Legacies of Violence and Complicity ~ Current Policies and Guidelines

Aug. 31, 2021

Legacies of Violence and Complicity

Update: Recently Released Report of MOVE Remains Investigation

The Department of Anthropology once again apologizes to the Africa family. What the report demonstrates is that the patterns of thought and practices in the academy, that have hurt so many marginalized people, still need to be excavated and eradicated. This is not easy work, but it is work the Department of Anthropology has been and continues to be passionately committed to.


Posted: April 25, 2021

In 1985, the Philadelphia police dropped two bombs on the MOVE organization following an exchange of gunfire between police and members of MOVE. The resulting fire killed 11 members and destroyed 65 houses around Osage Avenue. The event was horrific and an example of the types of excessive police violence, particularly against black and brown people, that seems unrelenting.

Although our department does not have a physical anthropology program, Prof. Alan Mann was hired in 2000 from the University of Pennsylvania to teach classes on human evolution and retired in 2015. Prof. Mann helped with the 1985 attempts to identify the remains from the MOVE bombing and over time, continued to study one set of the remains with unclear identification.

Given Prof. Mann’s affiliation with our department, coupled with what we know about the troubled history of the field of physical anthropology, we should have asked more questions about his research. As anthropologists we acknowledge that American physical anthropology began as a racist science marked by support for, and participation in, eugenics. It defended slavery, played a role in supporting restrictive immigration laws, and was used to justify segregation, oppression and violence in the USA and beyond. Physical anthropology has used, abused and disrespected bodies, bones and lives of indigenous and racialized communities under the guise of research and scholarship. Despite increasing anti-racist methods, theory and action in anthropological approaches to studying human bodies and human variation, there remain too many echoes of the past in current practice.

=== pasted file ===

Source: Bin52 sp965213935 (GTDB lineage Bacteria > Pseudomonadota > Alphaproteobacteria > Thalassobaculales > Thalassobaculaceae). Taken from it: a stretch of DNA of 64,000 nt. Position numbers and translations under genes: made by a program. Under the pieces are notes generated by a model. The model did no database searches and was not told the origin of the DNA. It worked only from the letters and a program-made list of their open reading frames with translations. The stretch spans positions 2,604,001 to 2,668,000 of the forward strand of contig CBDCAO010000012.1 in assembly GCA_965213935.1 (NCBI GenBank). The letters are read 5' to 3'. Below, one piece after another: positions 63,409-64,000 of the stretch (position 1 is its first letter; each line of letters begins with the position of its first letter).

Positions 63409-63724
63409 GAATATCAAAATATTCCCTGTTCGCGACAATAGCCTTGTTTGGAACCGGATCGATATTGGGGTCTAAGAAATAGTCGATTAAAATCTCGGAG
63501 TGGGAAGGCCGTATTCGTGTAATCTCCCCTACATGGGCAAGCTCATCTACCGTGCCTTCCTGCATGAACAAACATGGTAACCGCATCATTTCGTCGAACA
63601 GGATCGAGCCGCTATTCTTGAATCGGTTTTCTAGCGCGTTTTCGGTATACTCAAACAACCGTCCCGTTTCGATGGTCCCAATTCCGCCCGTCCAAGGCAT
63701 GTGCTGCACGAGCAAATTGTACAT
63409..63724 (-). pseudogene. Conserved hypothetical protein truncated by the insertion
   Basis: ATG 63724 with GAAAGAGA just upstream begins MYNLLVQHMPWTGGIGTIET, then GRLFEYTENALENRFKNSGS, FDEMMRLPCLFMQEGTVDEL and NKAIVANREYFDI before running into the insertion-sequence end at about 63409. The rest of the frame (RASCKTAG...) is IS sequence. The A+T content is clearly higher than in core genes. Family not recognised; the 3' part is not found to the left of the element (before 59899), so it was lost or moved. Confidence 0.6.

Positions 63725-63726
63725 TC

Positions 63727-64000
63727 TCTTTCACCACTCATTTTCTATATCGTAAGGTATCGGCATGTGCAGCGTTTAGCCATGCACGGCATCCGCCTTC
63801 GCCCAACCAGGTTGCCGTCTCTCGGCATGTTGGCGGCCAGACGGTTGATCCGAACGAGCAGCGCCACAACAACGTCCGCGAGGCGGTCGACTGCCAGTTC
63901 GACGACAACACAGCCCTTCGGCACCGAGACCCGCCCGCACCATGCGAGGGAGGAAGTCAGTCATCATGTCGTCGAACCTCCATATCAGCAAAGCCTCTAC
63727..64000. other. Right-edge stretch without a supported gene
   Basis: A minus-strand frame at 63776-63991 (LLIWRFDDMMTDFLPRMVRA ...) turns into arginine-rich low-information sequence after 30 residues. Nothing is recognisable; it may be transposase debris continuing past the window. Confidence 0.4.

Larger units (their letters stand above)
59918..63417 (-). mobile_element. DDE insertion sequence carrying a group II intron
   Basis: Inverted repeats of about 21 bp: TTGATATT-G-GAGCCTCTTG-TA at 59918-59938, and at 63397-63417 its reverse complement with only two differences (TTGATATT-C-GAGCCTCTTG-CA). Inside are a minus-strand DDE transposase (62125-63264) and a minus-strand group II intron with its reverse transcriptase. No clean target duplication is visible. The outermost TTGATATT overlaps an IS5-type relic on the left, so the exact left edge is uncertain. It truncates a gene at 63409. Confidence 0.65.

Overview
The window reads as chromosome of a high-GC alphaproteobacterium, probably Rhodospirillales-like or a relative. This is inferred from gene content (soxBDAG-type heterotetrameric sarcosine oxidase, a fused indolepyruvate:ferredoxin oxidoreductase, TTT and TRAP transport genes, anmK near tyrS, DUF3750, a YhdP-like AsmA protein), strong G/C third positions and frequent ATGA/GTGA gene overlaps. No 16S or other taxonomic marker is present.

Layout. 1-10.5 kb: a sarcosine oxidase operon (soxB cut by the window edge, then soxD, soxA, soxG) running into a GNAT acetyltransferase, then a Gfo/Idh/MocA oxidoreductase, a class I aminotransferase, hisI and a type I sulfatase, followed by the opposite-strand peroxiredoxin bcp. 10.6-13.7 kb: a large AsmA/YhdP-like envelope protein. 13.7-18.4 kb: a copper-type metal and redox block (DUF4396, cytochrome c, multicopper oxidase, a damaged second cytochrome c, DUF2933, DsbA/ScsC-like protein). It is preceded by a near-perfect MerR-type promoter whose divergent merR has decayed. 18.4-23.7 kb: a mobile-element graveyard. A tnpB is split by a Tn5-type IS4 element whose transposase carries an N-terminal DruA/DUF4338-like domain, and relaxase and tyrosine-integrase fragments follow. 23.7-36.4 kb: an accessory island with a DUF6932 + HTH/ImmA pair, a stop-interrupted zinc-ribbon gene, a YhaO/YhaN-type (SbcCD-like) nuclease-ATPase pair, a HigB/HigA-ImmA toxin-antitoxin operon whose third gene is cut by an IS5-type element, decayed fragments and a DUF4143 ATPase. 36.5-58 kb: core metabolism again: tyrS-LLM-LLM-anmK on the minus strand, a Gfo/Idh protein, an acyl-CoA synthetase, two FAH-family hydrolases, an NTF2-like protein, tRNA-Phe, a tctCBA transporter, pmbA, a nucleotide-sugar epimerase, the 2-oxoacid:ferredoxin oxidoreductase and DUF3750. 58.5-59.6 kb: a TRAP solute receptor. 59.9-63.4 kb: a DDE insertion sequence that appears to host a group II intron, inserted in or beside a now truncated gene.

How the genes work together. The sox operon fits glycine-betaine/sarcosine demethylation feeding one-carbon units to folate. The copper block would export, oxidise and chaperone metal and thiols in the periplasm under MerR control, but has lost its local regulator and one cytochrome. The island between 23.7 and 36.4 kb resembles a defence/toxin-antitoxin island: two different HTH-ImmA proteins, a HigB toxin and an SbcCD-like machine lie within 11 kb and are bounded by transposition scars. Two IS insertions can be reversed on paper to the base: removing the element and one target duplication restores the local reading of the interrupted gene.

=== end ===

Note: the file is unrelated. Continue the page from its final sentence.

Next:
We, as a department, acknowledge our complicity in this history and are committed to working against elements of the anthropological approaches that facilitate, perpetuate or reiterate the racist and harmful practices relating to human bodies, lives and experiences. We recognize that we have a long way to go toward ensuring that anthropology bends towards justice.

Department of Anthropology
Princeton University

Current Policies and Guidelines

The Department of Anthropology at Princeton is not in possession of, and has no plans to create, a human osteological collection or to acquire human remains in any form. We do not have a research or teaching trajectory that focusses on human remains. Current use of osteological materials is in instructional contexts and such materials are primarily in the form of casts and replicas, not actual skeletal material.  

However, if there is an instructional context wherein any actual human skeletal materials may be used, we follow the following guidelines/frameworks: 

  1. The department recognizes that there are substantive legal, ethical, and cultural expectations and considerations that must be acknowledged and strictly adhered to with regard to the care, use and stewardship of human remains.
  2. Undergraduate instruction shall be undertaken primarily with casts and replicas, not actual skeletal material. In special cases where actual skeletal material may be used in teaching, anyone who is to handle the remains must first be instructed as to the proper methods for doing so. Any human remains must be stored in a secure facility, and their usage supervised to ensure that they are handled appropriately. Any and all human remains are treated with dignity and respect. 
  3. Descendant communities have a right to control the disposition of their ancestral and affiliated remains, as is specified in both federal and state law. The disposition and use of such remains will always be in accordance with any agreements made with descendant or affiliated communities and federal and state accords such as the Native American Graves Protection and Repatriation Act (NAGPRA).